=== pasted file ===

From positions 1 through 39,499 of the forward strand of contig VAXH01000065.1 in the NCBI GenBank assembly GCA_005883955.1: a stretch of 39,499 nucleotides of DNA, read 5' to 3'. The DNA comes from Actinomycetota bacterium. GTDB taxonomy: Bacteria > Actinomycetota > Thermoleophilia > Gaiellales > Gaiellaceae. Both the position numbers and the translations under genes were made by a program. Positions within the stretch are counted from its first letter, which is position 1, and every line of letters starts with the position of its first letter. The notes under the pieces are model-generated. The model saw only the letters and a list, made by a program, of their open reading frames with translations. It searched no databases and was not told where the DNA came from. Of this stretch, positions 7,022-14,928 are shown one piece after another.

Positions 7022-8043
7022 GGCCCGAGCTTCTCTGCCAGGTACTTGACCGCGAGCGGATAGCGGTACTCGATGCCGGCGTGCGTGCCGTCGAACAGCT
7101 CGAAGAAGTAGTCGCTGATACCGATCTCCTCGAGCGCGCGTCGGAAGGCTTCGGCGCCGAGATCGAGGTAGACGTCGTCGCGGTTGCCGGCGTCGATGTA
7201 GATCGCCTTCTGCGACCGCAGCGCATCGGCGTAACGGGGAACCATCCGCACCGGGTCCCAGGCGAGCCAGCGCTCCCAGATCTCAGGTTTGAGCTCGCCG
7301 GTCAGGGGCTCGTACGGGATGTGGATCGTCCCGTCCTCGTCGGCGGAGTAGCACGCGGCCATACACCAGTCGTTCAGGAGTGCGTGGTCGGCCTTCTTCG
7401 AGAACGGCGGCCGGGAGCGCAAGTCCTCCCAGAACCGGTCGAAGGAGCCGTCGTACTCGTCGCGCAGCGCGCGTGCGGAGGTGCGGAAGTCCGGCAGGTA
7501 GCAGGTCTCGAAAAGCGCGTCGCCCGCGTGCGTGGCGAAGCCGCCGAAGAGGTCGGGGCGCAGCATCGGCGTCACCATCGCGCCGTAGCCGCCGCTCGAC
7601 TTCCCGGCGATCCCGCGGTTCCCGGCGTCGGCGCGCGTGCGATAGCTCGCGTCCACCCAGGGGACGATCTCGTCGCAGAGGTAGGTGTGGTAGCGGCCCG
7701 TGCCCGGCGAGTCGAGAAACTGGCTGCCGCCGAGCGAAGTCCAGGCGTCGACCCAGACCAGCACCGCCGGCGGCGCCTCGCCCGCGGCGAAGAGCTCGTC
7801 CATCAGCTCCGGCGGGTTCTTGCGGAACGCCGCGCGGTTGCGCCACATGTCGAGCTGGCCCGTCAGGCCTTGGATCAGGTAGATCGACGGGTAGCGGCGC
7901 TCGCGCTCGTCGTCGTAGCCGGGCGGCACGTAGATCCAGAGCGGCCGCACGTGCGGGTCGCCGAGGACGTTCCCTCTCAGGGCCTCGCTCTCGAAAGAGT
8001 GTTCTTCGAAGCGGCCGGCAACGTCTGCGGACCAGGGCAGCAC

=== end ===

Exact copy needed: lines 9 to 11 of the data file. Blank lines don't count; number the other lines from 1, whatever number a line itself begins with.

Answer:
7601 TTCCCGGCGATCCCGCGGTTCCCGGCGTCGGCGCGCGTGCGATAGCTCGCGTCCACCCAGGGGACGATCTCGTCGCAGAGGTAGGTGTGGTAGCGGCCCG
7701 TGCCCGGCGAGTCGAGAAACTGGCTGCCGCCGAGCGAAGTCCAGGCGTCGACCCAGACCAGCACCGCCGGCGGCGCCTCGCCCGCGGCGAAGAGCTCGTC
7801 CATCAGCTCCGGCGGGTTCTTGCGGAACGCCGCGCGGTTGCGCCACATGTCGAGCTGGCCCGTCAGGCCTTGGATCAGGTAGATCGACGGGTAGCGGCGC